“Trust your instinct” Hamish Douglass in conversation with Sir Frank Lowy AC

Sir Frank shares his story, including his journey from war-torn Europe, identifying opportunities, key character traits necessary for business success, and the importance of remaining paranoid yet optimistic.

Latest Updates

Investment strategies

Charlie Munger and stock picks at the Sohn Conference

The Sohn Australia Conference brings together leading fund managers to chose their highest conviction stock in a 10-minute pitch. Here are their 2021 selections with Charlie Munger's wisdom as the star feature.

Interviews

John Woods on diversification using asset allocation

All fund managers now claim to take ESG factors into account, but a multi-asset ethical fund will look quite different from a mainstream fund. Faced with low fixed income returns, alternatives have a bigger role.

SMSF strategies

Don't believe the SMSF statistics on investment allocation

The ATO's data on SMSF asset allocation is as much as 27 months out-of-date and categories such as cash and global investments are reported incorrectly. We should question the motives of some who quote the numbers.

Investment strategies

Highlights of reader tips for young investors

In this second part on the reader responses with advice to younger people, we have selected a dozen highlights, but there are so many quality contributions that a full list of comments is also attached.

Investment strategies

Four climate themes offer investors the next big thing

Climate-related companies will experience exponential growth driven by consumer demand and government action. Investors who identify the right companies will benefit from four themes which will last decades.

Investment strategies

Inflation remains transitory due to strong long-term trends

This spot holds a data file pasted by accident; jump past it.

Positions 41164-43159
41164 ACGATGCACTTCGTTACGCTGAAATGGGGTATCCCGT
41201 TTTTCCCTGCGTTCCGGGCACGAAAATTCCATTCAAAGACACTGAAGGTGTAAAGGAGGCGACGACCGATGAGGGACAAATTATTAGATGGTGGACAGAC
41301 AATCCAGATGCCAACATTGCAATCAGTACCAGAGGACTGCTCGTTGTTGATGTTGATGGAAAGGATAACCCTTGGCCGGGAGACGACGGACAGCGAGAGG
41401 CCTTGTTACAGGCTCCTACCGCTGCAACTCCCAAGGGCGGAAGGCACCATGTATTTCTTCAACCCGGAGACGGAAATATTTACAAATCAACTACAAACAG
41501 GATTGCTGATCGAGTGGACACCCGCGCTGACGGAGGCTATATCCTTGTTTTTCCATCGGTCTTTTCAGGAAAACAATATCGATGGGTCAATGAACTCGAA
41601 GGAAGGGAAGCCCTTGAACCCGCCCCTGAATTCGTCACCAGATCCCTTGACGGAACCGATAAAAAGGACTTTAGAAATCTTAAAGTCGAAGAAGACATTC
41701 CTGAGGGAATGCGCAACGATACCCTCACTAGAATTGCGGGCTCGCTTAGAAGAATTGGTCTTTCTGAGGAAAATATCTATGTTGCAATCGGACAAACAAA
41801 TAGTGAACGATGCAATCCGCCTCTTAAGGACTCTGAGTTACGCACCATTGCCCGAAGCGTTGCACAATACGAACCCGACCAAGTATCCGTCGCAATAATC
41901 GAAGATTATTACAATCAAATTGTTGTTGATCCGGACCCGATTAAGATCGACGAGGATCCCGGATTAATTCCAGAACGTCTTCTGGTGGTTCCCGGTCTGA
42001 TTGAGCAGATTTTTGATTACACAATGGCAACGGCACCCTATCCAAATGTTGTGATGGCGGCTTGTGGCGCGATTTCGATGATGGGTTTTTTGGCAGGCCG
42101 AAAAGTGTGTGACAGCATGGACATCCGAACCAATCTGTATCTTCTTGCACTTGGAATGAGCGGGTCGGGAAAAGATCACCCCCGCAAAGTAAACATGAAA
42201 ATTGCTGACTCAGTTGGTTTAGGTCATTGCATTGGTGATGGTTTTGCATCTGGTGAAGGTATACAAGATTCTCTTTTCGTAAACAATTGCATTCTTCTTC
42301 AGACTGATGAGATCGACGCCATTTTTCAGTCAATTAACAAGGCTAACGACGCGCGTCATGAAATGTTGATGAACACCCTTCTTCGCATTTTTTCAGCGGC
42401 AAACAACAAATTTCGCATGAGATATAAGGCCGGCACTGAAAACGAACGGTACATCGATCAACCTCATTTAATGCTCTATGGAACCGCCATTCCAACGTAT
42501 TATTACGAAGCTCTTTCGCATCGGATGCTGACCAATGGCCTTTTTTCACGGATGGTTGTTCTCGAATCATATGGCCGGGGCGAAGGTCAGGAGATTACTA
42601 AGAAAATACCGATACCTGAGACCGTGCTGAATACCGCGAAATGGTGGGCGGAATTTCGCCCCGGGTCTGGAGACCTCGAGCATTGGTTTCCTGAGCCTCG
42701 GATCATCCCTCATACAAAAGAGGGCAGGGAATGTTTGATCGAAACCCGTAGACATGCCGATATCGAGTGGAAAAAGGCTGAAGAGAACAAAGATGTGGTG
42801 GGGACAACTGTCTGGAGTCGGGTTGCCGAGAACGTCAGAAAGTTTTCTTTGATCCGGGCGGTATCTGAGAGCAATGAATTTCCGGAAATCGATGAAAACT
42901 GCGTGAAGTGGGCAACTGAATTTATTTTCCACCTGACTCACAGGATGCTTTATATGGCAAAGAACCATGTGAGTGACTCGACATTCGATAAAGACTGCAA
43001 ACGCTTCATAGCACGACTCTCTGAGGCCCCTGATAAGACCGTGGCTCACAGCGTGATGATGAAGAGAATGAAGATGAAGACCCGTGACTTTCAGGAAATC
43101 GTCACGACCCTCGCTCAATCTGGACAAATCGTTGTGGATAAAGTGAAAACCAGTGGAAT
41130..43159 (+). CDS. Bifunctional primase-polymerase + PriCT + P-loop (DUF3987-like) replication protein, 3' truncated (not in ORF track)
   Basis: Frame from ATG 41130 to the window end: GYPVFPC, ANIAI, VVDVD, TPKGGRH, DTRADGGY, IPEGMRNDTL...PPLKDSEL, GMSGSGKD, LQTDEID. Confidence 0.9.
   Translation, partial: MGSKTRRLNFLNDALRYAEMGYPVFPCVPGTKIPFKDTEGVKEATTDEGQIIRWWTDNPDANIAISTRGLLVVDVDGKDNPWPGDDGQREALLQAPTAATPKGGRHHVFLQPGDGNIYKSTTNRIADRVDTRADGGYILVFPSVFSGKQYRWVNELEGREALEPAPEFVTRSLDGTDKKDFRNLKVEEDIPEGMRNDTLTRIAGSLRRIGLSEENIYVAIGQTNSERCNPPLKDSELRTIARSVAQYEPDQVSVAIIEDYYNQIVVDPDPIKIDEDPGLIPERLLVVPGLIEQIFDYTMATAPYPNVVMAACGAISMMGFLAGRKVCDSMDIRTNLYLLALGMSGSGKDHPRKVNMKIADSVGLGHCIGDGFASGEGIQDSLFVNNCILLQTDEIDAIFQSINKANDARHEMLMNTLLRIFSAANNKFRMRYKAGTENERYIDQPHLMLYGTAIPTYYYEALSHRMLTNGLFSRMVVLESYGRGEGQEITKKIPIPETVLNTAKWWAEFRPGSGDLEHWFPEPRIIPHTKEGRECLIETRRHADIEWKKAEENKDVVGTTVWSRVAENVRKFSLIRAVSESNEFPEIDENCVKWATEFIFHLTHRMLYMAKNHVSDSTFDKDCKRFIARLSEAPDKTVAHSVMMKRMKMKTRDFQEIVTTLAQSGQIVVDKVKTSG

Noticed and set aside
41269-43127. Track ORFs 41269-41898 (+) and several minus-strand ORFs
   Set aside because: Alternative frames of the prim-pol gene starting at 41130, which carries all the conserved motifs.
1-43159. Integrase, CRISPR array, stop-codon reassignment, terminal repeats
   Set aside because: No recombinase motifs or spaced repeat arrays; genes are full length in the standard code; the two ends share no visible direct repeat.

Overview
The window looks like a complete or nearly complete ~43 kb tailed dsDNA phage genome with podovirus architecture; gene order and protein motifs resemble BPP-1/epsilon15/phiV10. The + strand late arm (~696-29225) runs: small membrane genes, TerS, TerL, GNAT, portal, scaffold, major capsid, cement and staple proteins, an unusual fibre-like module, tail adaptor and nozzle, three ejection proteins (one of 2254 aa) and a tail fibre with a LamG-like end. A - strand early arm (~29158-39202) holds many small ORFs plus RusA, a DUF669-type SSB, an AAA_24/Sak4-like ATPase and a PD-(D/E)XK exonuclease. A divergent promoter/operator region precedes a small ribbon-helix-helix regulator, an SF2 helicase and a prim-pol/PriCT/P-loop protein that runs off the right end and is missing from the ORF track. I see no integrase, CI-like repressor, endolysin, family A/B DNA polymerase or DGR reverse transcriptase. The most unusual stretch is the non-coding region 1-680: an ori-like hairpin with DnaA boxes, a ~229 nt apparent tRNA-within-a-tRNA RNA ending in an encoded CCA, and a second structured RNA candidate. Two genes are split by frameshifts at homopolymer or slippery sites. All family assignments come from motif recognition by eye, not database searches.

There is momentum to stop calling inflation 'transitory' but this overlooks deep-seated trends. A longer-term view will see companies like ARB, Reece, Macquarie Telecom and CSL more valuable in a decade.

Infrastructure

Infrastructure and the road to recovery

Infrastructure assets experienced varying fortunes during the pandemic, from less travel at airports to strong activity in communications. On the road to recovery, what role does infrastructure play in a portfolio?

Economy

The three prices that everyone should worry about

Among the myriad of numbers that bombard us every day, three prices matter greatly to the world economy. Recent changes in these prices help to understand the potential for a global recovery and interest rates.

Sponsors

Alliances

© 2021 Morningstar, Inc. All rights reserved.

Disclaimer
The data, research and opinions provided here are for information purposes; are not an offer to buy or sell a security; and are not warranted to be correct, complete or accurate. Morningstar, its affiliates, and third-party content providers are not responsible for any investment decisions, damages or losses resulting from, or related to, the data and analyses or their use. Any general advice or ‘regulated financial advice’ under New Zealand law has been prepared by Morningstar Australasia Pty Ltd (ABN: 95 090 665 544, AFSL: 240892) and/or Morningstar Research Ltd, subsidiaries of Morningstar, Inc, without reference to your objectives, financial situation or needs. For more information refer to our Financial Services Guide (AU) and Financial Advice Provider Disclosure Statement (NZ). You should consider the advice in light of these matters and if applicable, the relevant Product Disclosure Statement before making any decision to invest. Past performance does not necessarily indicate a financial product’s future performance. To obtain advice tailored to your situation, contact a professional financial adviser. Articles are current as at date of publication.
This website contains information and opinions provided by third parties. Inclusion of this information does not necessarily represent Morningstar’s positions, strategies or opinions and should not be considered an endorsement by Morningstar.

Website Development by Master Publisher.